The classical artist Jean Goujon is one of the greatest Renaissance sculptors in 16th century France. Although much of his sculpture was lost in the French Revolution, his surviving works reveal a distinctive Mannerism style, full of grace and delicacy, and as sophisticated as the finest works of painting and decoration of the contemporary Fontainebleau School (1530-1610). The style is most evident in his decorations for the “Fontaine des Innocents”, Paris (1547-49) - the six relief panels of nymphs from the fountain, with their delicately carved rippling drapery - which are seen as his masterpiece. Goujon is also famous for his sculptural decoration of the Louvre palace (1549-1562), in collaboration with the architect Pierre Lescot. Sadly, nearly all Goujon's Louvre sculpture has been heavily and poorly restored, including the famous “caryatids” (1550-51) in the “Salle des Caryatides”. Although Goujon's reputation was slightly eclipsed at the end of the 16th century by a more overtly mannerist style, he remained a favourite of later French Classicists and Neoclassicists.
Very little is known of Goujon's early life, or how he trained as a sculptor. He may have been be born in Normandy, around 1510. The first reference to him in documentation is 30 years later, when he worked on the Church of Saint-Maclou, Rouen, in 1540. Goujon is recorded in church accounts as the carver of columns supporting the organ loft. The pure classicism of the columns leads us to suppose that he must have stayed in Italy and absorbed the principles of Italian Renaissance sculpture, although for him to have taken up Mannerism as he did, shows that he was exceptionally quick on the uptake!
By 1544 Goujon had moved to Paris and was employed by Pierre Lescot, the famous architect of the Louvre. He began working on the restorations of Saint-Germain l'Auxerrois, which was a church when the Louvre was still a Palace.
In the Church of Saint-Germain l'Auxerrois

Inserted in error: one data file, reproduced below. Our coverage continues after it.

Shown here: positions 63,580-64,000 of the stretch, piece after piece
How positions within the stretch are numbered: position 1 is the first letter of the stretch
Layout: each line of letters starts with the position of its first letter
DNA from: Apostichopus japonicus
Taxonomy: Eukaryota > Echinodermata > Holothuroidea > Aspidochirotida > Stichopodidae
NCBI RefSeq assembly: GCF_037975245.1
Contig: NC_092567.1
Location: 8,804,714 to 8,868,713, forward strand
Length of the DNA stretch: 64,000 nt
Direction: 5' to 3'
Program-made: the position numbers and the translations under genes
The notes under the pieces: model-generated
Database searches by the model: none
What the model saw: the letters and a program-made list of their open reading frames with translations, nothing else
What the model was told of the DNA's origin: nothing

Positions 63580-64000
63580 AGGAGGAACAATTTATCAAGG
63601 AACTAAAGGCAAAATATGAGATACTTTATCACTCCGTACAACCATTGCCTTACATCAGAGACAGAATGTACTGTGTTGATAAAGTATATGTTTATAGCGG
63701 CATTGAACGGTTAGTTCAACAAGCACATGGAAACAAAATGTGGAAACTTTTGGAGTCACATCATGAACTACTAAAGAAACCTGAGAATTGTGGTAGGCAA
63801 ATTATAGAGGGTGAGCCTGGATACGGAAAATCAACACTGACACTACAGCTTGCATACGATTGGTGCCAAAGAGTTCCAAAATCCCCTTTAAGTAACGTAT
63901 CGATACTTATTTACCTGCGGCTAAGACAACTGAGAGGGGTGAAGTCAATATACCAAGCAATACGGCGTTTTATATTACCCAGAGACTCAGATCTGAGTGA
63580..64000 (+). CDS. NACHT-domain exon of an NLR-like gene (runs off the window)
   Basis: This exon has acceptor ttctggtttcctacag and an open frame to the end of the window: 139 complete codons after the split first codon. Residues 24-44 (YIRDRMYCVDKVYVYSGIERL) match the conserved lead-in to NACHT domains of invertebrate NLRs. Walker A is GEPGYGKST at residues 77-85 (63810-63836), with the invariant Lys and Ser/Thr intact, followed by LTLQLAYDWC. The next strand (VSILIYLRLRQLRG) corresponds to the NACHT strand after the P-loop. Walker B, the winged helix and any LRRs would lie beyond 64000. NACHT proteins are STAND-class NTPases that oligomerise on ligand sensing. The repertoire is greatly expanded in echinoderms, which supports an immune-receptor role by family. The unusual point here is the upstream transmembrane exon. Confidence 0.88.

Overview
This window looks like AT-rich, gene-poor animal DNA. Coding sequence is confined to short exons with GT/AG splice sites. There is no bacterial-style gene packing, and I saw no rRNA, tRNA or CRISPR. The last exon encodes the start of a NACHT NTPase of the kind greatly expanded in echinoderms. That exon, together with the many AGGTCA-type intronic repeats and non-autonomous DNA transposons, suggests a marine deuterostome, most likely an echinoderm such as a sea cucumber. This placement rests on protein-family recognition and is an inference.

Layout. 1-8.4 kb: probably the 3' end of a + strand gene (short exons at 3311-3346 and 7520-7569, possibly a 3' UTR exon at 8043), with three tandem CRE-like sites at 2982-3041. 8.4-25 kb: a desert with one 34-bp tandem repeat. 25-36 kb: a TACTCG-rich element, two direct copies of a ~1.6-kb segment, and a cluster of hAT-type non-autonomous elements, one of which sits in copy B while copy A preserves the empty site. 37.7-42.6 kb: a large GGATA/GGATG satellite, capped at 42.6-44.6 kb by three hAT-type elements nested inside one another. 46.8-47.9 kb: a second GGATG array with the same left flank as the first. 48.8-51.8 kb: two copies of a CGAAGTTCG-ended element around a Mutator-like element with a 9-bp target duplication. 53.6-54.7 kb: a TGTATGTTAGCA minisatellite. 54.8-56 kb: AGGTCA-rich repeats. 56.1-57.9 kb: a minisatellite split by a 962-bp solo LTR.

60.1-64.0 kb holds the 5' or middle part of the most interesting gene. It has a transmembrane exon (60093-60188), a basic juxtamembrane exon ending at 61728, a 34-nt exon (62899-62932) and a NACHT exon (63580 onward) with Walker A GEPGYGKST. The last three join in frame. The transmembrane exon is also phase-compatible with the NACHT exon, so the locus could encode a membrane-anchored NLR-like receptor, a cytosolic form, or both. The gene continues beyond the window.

Fontaine des Innocents
In 1547 Goujon began work on decorations of the “Fontaine des Innocents”, Paris. The elongated figures enclosed in tall vertical panels convey a rhythmical linear pattern of great elegance in the arrangement of their filmy costumes. Much of these decorations are now on display at the Louvre, including tall reliefs nymphs, trition and puttis. The decorations, working under the guidance of Pierre Lescot, occupied Goujon until 1562. The essence of Goujon's art can be summarised in these works: all exemplifying his characteristic fluid movements, subtle modelling and rippling folds of drapery.
The “Salle des Caryatides” in the western wing of the Louvre contains his most ambitious sculpture. Originally designed to accommodate court entertainment, the floor is supported by four marble caryatids (sculpted female figures serving as an architectural support) in a classical Grecian style. Goujon's figures are draped in sheer cloth, clearly revealing the bodily forms beneath. This sort of rigorous classical sculpting, combined with sensuous modelling is archetypal Mannerism.
Other Sculptures by Goujon
The Seasons : Spring and Summer (1550-56, Hotel Carnavalet, Paris).
Goujon and his workshop decorated the court facade of the Hotel Carnavalet with four bas-reliefs, spanning between five windows of the main floor. They represent the Seasons: Spring (a young man), Summer (Ceres, goddess of the harvest), Autumn (Bacchus, god of wine and grape gathering) and Winter (an old woman). The complex folds in the drapery of his characters is characteristic of Goujon's style.
The Four Seasons
There is no record of any work executed after 1562. It is possible that Goujon was persecuted because of protestant Huguenot tendencies, and left France and died in Italy. He probably died in Bologna, where he is last documented in 1563 as a member of a group of Huguenot refugees.